what you need to know about tea tree oil

teatreeoilOne of the great Australian home remedies, Tea Tree Oil has many uses in the frugal home, from cleaning to repelling insects to medicinal remedies.

I grew up using tea tree oil for insect bites but there are many other uses for the oil. I now use add it to my homemade all-purpose cleaner, use it as a disinfectant and yes, I still use it on insect bites.

You can find tea tree oil fairly cheaply in the supermarket in first aid section or at the chemist.

A bit of background

Tea tree oil or melaleuca oil is an essential oil with a camphor like scent extracted from the leaves of the Melaleuca alternifolia tree, native to the northeast coast of New South Wales, Australia. The leaves were used as a tea substitute, which is where the tree gets its name.

Tea tree leaves were used by the indigenous Aboriginals in traditional medicine. The leaves were crushed an inhaled to treat coughs and colds, made into a poultice to treat wounds, and soaked to make an infusion to treat sore throats and skin irritations.

Modern science has revealed that tea tree oil is a powerful antiseptic, antifungal and antibacterial oil. It is used in commercial preparations to treat: acne, athlete’s foot, dandruff, thrush, boils, lice, eczema, psoriasis and as an antiseptic.

Uses for tea tree oil

  • Add a few drops to your regular shampoo to help reduce dandruff.
  • Use as a topical application on minor cuts and sunburn as an antiseptic. Can go on directly or dilute in a little water to apply.
  • For eczema, dilute a few drops into a carrier oil and massage into affected area.
  • Apply directly undiluted to fungal nail infections and tinea.
  • Dab a drop directly to acne, boils, insect bites and cold sores. Use sparingly (once a day) and don’t swallow or lick the area.
  • Add one or two drops to a cup of boiling water, hold your head over the cup with a towel covering your head and inhale to help with coughs and congestion. Alternatively, add a few drops to a vaporiser.
  • Soak feet in a water bath with a few drops added to reduce foot odour. Add a couple of drops to smelly shoes.
  • Add a few drops (5 drops per 250mls) to a mixture of 1 part vinegar to 3 parts water and use in a spray bottle as an all purpose cleaner to clean disinfect surfaces and reduce bacteria.
  • Add a few drops to your washing during the cycle to help deodorise your clothes and kill bacteria on towels, nappies etc.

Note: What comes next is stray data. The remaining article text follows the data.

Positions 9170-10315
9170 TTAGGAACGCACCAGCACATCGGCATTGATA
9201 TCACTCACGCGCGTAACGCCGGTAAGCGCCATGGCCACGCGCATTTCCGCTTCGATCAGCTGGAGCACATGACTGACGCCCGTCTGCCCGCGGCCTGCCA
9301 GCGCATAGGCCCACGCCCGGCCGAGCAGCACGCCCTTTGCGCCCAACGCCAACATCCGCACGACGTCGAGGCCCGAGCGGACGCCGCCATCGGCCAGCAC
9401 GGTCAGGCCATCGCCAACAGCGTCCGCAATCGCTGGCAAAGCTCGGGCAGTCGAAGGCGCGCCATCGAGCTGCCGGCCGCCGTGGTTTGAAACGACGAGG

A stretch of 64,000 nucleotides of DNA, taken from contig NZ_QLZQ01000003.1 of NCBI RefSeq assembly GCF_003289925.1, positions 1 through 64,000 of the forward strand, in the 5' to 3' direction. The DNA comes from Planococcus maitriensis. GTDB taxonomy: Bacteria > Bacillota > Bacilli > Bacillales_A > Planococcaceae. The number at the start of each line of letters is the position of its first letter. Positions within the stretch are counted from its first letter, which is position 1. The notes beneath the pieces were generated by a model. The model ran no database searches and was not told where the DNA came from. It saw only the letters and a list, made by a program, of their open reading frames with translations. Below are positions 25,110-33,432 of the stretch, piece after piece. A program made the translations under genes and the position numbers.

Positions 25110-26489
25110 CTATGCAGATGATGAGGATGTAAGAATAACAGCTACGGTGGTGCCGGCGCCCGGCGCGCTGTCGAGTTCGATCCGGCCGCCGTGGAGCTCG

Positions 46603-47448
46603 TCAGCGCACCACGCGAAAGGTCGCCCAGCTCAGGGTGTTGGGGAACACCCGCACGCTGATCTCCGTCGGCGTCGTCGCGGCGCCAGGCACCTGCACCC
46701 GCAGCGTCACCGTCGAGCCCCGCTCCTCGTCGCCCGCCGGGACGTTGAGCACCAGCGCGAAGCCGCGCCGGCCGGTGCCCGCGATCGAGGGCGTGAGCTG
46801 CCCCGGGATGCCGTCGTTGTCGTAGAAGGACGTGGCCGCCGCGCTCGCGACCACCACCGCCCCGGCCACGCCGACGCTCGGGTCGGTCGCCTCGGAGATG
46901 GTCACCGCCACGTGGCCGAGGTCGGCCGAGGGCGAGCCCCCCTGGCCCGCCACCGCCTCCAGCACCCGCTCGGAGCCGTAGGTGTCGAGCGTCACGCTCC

• Add a few drops to your home made air freshener to deodorise the house and to help repel insects.
  • Add a few drops to an oil burner for a deodorised room.
  • Combine a few drops of tea tree oil and white vinegar to remove mould and mildew.
  • Freshen and disinfect toilets, drains and garbage bins with a few drops of tea tree oil.

Precautions

Tea tree oil is widely used and considered safe, however as with many natural essential oils, you will need to take precautions when using tea tree oil.

  • NEVER swallow tea tree oil. It can be toxic when swallowed. This goes for all essential oils.
  • Unless stated, don’t use undiluted tea tree oil directly on the skin. Always dilute it in a carrier oil such as macadamia nut oil before applying it to the skin.
  • Don’t use tea tree oil on pets (it is particularly dangerous for cats as they tend to lick it), small children and during pregnancy. Store it out of reach of children.
  • There are some cases of allergic reaction to tea tree oil, so patch test it before use to ensure you are not allergic. There is also some evidence that tea tree oil and lavender oil may alter hormone levels in some people but that these side effects are temporary once they have discontinued use. Discontinue use if you have any adverse reaction.
  • Ensure you get 100% pure oil from a reputable source, preferably organic and steam distilled (and grown in Australia rather cheaper substitutes from Asia). A little goes a long way, so a small bottle will last you for quite some time. Mine has lasted three years now and I’m only half way through.

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